June 2, 2021

The Legislature Did Not Fix the Texas Grid!

The Legislature Did Not Fix the Texas Grid!

We Need an Independent Investigation Now! – Sign Our Petition

In response to a disaster that killed hundreds of Texans (we still don’t know how many) and cost billions of dollars (we still don’t know how much), the Texas Legislature passed a handful of totally inadequate bills that will not assure Texans such a disaster will not occur again.  Nor did the Legislature answer the question about how this occurred in the first place.  It did minimal investigation, taking little input from the public, stakeholder groups, or people that might actually know something about solving the problem.

Senate Bill 2 and Senate Bill 3, which have been heralded as addressing the causes of the grid collapse in February, are a half-baked hodge-podge that make cosmetic changes to ERCOT’s structure but otherwise kicks the problem to bureaucrats to solve without any serious guidance on how to do so.  Of course, that sort of shirking of responsibility by the Legislature is precisely what led to the February crisis.  The Public Utility Commission, the Texas Railroad Commission, and ERCOT already had sweeping authority to regulate their respective areas to prevent the crisis but failed to do so, notwithstanding multiple warnings over many years of the risk.  Why should we think anything will be different next time?

Several bills were passed that bailed out ERCOT and other players in this debacle by imposing a new fee on the public through higher electricity rates.  In other words, you now get to pay for the state’s negligence.  The largest was House Bill 4492 which will create $2.5 billion in new bonds to clean up some of the mess.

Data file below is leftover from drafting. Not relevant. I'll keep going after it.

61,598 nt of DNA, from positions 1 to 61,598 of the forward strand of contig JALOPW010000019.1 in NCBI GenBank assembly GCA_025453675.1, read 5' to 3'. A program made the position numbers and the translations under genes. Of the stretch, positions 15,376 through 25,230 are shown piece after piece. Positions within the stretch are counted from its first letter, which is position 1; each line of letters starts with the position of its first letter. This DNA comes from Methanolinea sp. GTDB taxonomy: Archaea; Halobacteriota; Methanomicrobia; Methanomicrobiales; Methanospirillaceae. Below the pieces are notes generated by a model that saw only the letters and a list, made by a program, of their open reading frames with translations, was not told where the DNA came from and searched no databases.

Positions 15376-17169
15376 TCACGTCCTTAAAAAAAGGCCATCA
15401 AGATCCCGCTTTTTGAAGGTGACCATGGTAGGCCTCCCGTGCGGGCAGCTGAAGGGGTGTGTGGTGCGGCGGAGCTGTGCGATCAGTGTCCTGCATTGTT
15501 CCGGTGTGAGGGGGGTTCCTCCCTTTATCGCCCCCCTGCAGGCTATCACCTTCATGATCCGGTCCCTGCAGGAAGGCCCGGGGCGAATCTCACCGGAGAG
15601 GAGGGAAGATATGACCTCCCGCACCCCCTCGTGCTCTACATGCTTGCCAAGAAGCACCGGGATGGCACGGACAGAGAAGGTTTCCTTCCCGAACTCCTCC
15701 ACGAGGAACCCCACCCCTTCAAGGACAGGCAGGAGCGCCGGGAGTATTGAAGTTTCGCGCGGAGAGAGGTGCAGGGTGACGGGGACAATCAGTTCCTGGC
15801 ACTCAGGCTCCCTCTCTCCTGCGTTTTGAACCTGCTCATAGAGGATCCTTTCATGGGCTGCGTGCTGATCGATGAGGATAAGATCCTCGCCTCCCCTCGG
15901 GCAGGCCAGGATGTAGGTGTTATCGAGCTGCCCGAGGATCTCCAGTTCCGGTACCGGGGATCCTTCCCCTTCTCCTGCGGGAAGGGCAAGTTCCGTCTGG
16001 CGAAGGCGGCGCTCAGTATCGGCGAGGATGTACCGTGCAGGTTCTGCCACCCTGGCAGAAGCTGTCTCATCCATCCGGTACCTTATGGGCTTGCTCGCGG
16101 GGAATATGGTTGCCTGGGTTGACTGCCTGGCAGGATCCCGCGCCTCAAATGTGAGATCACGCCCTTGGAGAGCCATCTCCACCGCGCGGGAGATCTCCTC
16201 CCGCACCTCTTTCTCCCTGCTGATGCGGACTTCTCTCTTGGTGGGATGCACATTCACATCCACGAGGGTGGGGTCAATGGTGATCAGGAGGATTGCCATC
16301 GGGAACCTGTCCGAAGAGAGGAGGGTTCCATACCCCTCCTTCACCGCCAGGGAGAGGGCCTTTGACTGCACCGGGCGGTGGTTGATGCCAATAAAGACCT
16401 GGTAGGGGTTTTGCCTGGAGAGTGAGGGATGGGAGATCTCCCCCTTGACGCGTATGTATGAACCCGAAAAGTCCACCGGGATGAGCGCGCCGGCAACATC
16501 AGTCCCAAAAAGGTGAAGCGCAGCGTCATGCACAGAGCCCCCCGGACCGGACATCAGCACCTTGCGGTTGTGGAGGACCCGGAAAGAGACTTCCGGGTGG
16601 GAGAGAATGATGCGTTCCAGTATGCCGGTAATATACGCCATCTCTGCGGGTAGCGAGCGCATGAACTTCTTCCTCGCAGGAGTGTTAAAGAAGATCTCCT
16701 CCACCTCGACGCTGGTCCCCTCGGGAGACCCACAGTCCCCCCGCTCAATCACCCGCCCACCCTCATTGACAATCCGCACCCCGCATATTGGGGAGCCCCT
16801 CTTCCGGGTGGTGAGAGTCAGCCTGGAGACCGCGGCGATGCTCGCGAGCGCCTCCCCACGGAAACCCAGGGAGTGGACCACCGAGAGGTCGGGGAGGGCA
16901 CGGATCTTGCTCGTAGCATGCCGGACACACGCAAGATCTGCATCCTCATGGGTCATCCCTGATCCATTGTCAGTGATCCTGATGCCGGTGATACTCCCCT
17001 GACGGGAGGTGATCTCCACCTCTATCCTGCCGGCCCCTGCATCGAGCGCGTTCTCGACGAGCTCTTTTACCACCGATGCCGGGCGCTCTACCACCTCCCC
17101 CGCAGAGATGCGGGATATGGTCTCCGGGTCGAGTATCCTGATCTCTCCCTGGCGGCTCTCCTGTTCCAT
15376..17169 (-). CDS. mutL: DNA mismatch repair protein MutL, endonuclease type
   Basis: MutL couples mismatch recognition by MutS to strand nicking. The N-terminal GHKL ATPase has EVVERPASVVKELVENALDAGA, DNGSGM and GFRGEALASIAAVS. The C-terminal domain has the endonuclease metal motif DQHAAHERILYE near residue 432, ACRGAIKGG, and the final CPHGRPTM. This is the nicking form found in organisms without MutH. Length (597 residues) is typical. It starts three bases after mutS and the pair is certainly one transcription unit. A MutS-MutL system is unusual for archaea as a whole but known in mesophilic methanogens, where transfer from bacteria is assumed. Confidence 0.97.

The Legislature did pass House Bill 16 which prohibits electrical retail providers from selling variable rate contracts to homeowners and small businesses.  That is a nice piece of consumer protection but will do nothing to keep the grid from collapsing in the future and one might wonder why it took this long for the Legislature to provide such basic consumer protection.

It has become obvious that our state leaders have no interest in getting to the bottom of what really happened in February.  I suspect because they are worried what a commission might find.

It is highly unlikely that the weak soup passed during the session will do anything to protect Texans from another collapse.  This is unacceptable.  With at least two-hundred lives lost (and perhaps many more) and billions of dollars changing hands, Texans are entitled to an explanation about how this disaster happened and to some reasonable assurance Texas will not be caught so unprepared again.

But it is clear this will not happen without Texans demanding answers.  If you agree, please sign this on-line petition calling for an independent investigation.  Ask your friends and family to do so as well.  Please share it with your contact list.  We need a grassroots movement to send a clear message to our state leaders.  We want answers.  We want action – and real action, not window dressing.

Note:  I want to give a couple of shout-outs.  First to the Texas Tribune for their great reporting on the grid failure.  The Texas Tribune is a membership supported on-line newspaper.  You can join here.   And second, to the SAM Party for hosting this petition.

back to blogs

Related Blogs

What’s a Rich Text element?

The rich text element allows you to create and format headings, paragraphs, blockquotes, images, and video all in one place instead of having to add and format them individually. Just double-click and easily create content.

Static and dynamic content editing

A rich text element can be used with static or dynamic content. For static content, just drop it into any page and begin editing. For dynamic content, add a rich text field to any collection and then connect a rich text element to that field in the settings panel. Voila!

How to customize formatting for each rich text

Headings, paragraphs, blockquotes, figures, images, and figure captions can all be styled after a class is added to the rich text element using the "When inside of" nested selector system.


Get Bill King's blog delivered to your inbox!